Writers: Zhou Liefen as adapted by Greg Pak, Greg Pak and Alyssa Wong / Artists: Keng, Pop Mhan / Marvel
As the penultimate issue of this Two-for-One series, Aero #5 continues to be a sharp reminder that the reason I’ve enjoyed this comic so far is because it directly appeals to both mentalities of my reading mind. The Aero portions of the comic are hyper stylized with a smooth finish that makes it easy to engage with visually. The story follows all of the familiar bets. It’s fast paced and action oriented and I’m able to breeze through (pun… kind of intended) as I enjoy the eye candy. The contrasting elemental effects of air versus ice is still a great spectacle. After all of the rising actions subsides for the more personal moments, there are moments of genuine sweetness and connection when it comes to being a young adult trying to navigate adult relationships. It’s not revolutionary, but it is well done and Pak’s adaptation of Liefen’s work feels natural. Keng’s artwork however is at the front and center of every issue of Aero with its sheer dynamism and use of color.
Conversely, the Aero and Wave back half of the issue is really the main reason I’m devouring this comic as that one appeals more to my storytelling instincts and my Filipino roots. Alyssa Wong and Greg Pak have woven this complicated tapestry of factions. Watching Wave and Aero navigate the weird ecosystem of the Sulu Sea is just engrossing on an entirely different spectrum. Mhan’s artwork feels a little bit more grounded and the sirena and Alontech soldiers have a grit to them that makes them formidable foes. This entire layered conspiracy and its evolution has been a joy to read and get to know Wave through. The shift to underwater set pieces in Aero #4 was nothing short of a godsend because of how much it opened up the world and let Mhan flex with the gorgeous visuals. And the fact remains that the inclusion of the sirena prompted me to look into the Filipino roots of the latest Marvel iteration of Merfolks. It’s the type of research and exposure that make me thankful for books like these. Add to that the other new series on the rise, it’s hard not to be excited.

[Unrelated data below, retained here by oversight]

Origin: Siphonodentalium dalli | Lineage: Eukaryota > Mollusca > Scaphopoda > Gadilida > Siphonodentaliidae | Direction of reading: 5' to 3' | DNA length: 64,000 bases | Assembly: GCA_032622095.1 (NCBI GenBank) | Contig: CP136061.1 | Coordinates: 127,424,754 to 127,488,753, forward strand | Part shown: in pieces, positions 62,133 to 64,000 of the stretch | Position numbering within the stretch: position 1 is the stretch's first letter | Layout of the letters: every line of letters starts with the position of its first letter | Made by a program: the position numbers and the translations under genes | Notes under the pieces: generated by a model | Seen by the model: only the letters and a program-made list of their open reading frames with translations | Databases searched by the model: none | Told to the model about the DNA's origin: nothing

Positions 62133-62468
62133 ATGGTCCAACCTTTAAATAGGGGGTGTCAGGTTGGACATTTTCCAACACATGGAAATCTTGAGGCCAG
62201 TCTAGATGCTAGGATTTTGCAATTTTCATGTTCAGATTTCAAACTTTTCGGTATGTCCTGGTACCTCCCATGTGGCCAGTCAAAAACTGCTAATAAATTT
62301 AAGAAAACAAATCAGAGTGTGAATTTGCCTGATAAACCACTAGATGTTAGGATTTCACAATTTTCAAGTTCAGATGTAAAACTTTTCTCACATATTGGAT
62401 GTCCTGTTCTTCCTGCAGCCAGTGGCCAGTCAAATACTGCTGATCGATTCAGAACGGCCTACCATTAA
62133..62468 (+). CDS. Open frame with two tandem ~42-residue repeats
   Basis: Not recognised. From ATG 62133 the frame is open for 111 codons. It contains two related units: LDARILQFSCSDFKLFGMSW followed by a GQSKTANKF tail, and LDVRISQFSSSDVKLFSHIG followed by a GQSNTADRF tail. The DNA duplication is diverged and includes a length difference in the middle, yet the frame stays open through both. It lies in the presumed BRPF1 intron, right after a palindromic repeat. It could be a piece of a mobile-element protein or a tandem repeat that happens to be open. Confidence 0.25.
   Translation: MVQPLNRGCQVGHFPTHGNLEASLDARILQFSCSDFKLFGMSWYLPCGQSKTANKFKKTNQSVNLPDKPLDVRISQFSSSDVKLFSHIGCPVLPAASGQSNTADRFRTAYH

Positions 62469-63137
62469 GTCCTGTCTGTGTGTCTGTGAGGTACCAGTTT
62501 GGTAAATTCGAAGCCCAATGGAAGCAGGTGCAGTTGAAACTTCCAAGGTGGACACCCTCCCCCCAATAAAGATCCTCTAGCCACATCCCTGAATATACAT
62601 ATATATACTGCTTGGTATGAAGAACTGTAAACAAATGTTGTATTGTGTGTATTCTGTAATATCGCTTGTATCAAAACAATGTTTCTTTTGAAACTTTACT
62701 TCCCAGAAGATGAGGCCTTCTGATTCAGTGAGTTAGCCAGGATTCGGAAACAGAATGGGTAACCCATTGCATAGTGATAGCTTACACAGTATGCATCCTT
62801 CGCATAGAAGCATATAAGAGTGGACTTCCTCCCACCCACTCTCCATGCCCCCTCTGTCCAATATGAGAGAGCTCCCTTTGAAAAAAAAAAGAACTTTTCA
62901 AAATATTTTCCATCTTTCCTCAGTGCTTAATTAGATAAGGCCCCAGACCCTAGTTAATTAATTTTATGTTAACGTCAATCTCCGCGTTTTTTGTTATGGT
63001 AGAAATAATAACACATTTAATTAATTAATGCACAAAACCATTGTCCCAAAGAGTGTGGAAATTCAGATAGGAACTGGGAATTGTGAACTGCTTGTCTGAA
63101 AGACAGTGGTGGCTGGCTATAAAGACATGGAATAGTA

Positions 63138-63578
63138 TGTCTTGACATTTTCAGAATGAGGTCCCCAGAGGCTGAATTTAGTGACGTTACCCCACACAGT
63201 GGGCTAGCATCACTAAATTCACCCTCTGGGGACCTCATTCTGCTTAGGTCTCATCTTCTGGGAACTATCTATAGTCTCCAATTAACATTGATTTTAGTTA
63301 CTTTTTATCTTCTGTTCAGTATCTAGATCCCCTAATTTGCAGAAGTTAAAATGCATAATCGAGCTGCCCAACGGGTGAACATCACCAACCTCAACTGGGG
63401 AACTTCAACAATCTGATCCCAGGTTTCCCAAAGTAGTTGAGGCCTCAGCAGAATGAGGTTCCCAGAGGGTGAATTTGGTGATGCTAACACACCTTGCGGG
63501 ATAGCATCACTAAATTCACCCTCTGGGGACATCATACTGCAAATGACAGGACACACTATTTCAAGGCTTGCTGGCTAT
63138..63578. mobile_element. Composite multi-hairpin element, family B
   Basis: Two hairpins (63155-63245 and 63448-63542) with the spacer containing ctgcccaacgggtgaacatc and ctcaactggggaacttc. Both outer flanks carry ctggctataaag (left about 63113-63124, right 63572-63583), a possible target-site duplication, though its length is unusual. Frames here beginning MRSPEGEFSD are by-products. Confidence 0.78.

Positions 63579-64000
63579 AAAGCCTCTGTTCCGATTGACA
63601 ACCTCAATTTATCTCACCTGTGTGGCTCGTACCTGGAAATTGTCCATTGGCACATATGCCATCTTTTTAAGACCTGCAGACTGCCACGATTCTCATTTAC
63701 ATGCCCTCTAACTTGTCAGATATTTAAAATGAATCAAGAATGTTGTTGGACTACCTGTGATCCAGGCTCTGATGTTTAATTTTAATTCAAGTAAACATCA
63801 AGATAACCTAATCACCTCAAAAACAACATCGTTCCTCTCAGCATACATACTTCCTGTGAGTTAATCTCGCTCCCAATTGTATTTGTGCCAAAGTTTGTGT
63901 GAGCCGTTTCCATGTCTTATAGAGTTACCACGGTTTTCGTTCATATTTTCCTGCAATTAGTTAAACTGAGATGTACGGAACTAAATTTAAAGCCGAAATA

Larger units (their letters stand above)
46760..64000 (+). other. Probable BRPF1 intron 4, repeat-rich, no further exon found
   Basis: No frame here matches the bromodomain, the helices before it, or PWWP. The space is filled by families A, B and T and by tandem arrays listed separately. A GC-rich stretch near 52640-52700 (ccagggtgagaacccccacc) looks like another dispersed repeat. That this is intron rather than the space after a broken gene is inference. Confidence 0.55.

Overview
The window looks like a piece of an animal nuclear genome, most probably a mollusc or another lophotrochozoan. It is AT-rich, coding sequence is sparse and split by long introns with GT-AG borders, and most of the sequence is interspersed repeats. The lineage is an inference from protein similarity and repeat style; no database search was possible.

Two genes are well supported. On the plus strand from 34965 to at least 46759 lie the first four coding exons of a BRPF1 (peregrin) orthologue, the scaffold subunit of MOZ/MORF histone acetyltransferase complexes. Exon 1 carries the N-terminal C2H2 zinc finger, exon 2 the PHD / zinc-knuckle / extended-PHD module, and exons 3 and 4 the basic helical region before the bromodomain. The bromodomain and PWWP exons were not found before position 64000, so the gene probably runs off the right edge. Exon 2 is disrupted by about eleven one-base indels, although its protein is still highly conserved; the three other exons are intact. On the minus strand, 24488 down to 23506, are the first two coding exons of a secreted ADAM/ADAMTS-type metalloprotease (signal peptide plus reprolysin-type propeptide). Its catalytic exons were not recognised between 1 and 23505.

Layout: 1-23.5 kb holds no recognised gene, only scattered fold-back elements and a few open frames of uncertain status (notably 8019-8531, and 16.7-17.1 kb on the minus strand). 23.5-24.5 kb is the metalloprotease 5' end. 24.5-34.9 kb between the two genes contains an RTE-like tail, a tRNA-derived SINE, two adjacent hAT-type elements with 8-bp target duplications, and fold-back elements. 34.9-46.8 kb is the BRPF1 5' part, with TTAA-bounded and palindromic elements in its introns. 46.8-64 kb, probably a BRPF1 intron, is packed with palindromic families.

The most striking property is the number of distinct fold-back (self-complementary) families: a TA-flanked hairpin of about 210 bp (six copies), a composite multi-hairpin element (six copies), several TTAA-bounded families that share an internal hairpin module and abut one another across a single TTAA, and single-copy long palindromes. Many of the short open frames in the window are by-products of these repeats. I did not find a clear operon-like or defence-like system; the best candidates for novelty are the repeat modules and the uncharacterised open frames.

What more can you ask from a comic? You get a peek into what comics look like outside the U.S. You get two solid origin stories of two great heroes that are capable of pleasing both sides of the proverbial brain. And this feels like the right climax, the perfect set up for the inevitable closure to come. That’s just good storytelling and comic-ing right there for the taking.
9.2 “Unexpected Things in the Water” out of 10
Reading Aero? Check out BNP’s other reviews here.